Search filters

by Eszter Hargittai on September 15, 2005

A serious problem with content filters – whether add-on software or the “safe” search mode of systems – is that they often block legitimate content that should not be filtered out. These false positives can include important information that most would have a hard time defending as harmful. Paul Resnick and colleagues have done some interesting work on this regarding filtered health information.

Now comes to us a helpful little tool (found through ResearchBuzz) that lets you run searches to see what content is blocked in the safe-search modes of Google and Yahoo!. Type in a search term and see what sites would be excluded from the results when running the safe mode on the two engines.

Curiously, Google blocks the when you turn to safe mode for a search on “breast cancer” while Yahoo! doesn’t. (The Breast Cancer Site does not seem to have objectionable material, its noted mission is to raise funds for free mammograms.)

By the way, Google’s and Yahoo!’s results can be quite different regardless of what gets filtered. Dogpile has a nifty little tool that visualizes some of the differences. I discussed it here while guest-blogging over at Lifehacker a few weeks ago.



Seth Finkelstein 09.15.05 at 8:16 am

I’d like to recommend all the research I’ve done on censorware:

Unfortunately, I’ve had to abandon decryption research because of the prospects of a lawsuit (and no funding, and generally not having it reported either :-( ).


Richard Bellamy 09.15.05 at 9:05 am

One of my most enjoyable work stories is the administrative process I had to go through to manually remove the “safe cite” safeguards from my work computer.

I was trying to build a case against a defendant who I strongly suspected was a member of a white supremacist group, but all of my on-line “research” was being blocked my software that was filtering out white-supremacist websites.

It was a fun day sitting in the techies’ office and explaining why it was crucially important that I be able to get access to “” or something like that.


John Emerson 09.15.05 at 9:37 am

Are there any good aspects to censorware?

Keeping children from seeing pornography and keeping workers from seeing pornography at work seem to be the main motives, and to me neither of these justifies monkey-wrenching a major form of communication. (Workers will still wste time no matter how many sites you block; they’ll just waste time differently.)

Political censorship of any kind, including neo-Nazis, seems especially problematic. This is a genuine slippery-slope, and it’s my understanding that some filters use the neo-Nazis and “hate speech” as an entering wedge to justify blocking most kinds of dissident speech.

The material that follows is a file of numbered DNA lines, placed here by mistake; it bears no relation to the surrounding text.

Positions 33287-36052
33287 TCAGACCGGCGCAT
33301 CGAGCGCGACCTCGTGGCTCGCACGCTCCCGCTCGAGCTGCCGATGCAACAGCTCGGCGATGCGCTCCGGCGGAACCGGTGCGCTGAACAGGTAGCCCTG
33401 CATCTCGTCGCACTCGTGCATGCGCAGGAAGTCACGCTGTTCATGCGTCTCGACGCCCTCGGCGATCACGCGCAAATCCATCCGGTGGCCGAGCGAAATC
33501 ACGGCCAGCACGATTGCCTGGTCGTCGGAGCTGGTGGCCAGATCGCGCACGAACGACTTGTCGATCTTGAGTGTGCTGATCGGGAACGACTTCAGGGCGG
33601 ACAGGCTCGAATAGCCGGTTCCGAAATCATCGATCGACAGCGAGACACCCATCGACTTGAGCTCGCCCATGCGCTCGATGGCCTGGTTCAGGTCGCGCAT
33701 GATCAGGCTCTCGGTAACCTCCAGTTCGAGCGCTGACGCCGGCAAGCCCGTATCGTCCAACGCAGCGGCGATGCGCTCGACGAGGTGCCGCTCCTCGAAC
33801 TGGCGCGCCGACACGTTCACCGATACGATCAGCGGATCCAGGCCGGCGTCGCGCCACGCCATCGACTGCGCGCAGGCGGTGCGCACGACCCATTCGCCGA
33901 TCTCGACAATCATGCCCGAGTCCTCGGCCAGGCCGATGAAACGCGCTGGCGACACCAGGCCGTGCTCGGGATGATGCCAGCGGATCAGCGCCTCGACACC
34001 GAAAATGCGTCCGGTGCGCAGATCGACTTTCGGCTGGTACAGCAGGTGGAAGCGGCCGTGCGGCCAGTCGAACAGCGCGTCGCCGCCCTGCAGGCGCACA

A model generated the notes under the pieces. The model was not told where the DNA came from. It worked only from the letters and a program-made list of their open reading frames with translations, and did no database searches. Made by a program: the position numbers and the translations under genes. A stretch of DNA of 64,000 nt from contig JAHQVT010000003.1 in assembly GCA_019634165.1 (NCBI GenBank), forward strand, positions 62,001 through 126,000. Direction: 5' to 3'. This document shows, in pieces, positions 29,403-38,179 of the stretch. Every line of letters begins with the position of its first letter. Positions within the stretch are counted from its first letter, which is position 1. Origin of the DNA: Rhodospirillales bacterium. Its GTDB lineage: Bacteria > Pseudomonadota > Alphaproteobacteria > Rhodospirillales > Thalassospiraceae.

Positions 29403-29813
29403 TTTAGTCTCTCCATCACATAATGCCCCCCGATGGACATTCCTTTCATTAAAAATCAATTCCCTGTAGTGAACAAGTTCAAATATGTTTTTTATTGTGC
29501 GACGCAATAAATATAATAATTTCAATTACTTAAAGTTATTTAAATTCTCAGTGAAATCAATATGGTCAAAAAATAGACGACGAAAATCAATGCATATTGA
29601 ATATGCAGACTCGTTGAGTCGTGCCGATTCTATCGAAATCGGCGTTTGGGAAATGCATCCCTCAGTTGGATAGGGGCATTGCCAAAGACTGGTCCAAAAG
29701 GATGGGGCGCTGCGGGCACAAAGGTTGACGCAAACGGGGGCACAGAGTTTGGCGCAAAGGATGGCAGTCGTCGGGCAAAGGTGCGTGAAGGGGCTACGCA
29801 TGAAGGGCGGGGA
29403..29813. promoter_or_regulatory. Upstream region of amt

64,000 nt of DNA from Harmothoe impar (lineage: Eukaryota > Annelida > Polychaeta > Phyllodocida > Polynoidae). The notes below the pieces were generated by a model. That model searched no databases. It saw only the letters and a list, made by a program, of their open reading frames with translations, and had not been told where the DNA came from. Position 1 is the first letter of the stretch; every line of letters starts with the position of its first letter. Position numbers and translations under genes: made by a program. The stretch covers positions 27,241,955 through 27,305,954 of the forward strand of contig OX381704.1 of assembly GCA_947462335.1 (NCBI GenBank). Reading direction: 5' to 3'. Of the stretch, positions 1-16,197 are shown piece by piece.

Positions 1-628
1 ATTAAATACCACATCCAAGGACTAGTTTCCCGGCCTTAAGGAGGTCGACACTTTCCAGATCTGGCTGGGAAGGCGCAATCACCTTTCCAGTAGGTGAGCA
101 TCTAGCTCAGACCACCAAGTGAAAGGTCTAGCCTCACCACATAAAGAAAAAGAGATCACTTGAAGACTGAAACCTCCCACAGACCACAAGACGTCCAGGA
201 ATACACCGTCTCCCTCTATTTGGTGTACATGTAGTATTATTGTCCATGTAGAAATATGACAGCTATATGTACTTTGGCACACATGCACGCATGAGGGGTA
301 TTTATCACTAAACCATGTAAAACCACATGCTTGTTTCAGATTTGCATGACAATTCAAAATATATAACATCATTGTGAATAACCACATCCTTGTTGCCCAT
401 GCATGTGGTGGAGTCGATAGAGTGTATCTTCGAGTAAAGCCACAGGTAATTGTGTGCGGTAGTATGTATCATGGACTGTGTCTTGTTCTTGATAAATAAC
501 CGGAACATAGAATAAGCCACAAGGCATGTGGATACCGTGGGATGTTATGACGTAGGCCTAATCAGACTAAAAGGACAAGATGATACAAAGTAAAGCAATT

y81 09.15.05 at 9:44 am

It is widely feared that allowing employees to view pornography will lead to sexual harassment suits. I am not aware of any actual cases on that, but the costs of a single lawsuit would surely exceed the gain from allowing broader web access, so in that sense the fear is legitimate. I suppose the same logic applies to white supremacist or other racist websites, though personally I have always suspected that this type of filtering is just bloatware.


Andrew 09.15.05 at 2:02 pm

Blocking that site seems ridiculous. There’s the famous story of filters blocking info relating to Super Bowl XXX because xxx=pornography. That was in 1996 or so. It doesn’t seem like they’ve become much better does it?


soubzriquet 09.15.05 at 4:07 pm

Andrew: It isn’t surprising that they haven’t become better. There is a vast disconnect between the marketing material of these censore-ware companies and the machine learning literature.

As I understand it: It is known that such approaches will perform poorly in the domain. It is known *why* they will perform poorly. Despite claims (unsubstantiated) by various commercial entities to the contrary, it isn’t known how to significantly improve this performance.

As it stands, it seems to me the censors have to trade off between a really large number of false positives, and being trivial to defeat (resulting in a really large number of false negatives)


Harald Korneliussen 09.16.05 at 3:59 am

Filters should in most cases be warning/logging based. It’s stupid for a company to block all “non-job related” sites, because all use cases can’t be listed up, and it’s a pain to contact network administration every time. Instead, make a page pop-up:
“Warning: the following page is not considered job-related by the monitoring system. All activity will be logged. Are you sure you want to continue?” (Then a textfield where you can write a note in the log as to why you access this site, and a continue button)


vivian 09.16.05 at 7:56 pm

Question, for Eszter, SethF or anyone else. There are two ways kids see ugly-stuff online – (1) when they actively seek it out, and (2) when it pops up following a typo, or in email. As a parent of a preschooler who can read, I want him (and us) spared situation (2). There is no hope of preventing (1) and probably no point either. But for truly unsolicited excrement and the youngest surfers, what software do you recommend that will block the most awful material without also blocking dictionaries with cuss words in them, ACLU pages and the like? In my fantasy world, such software would have no political ramifications, and would allow parents to gradually reduce the range of blocked material, until the kid hacks into the system – at which point the pawn becomes a queen.

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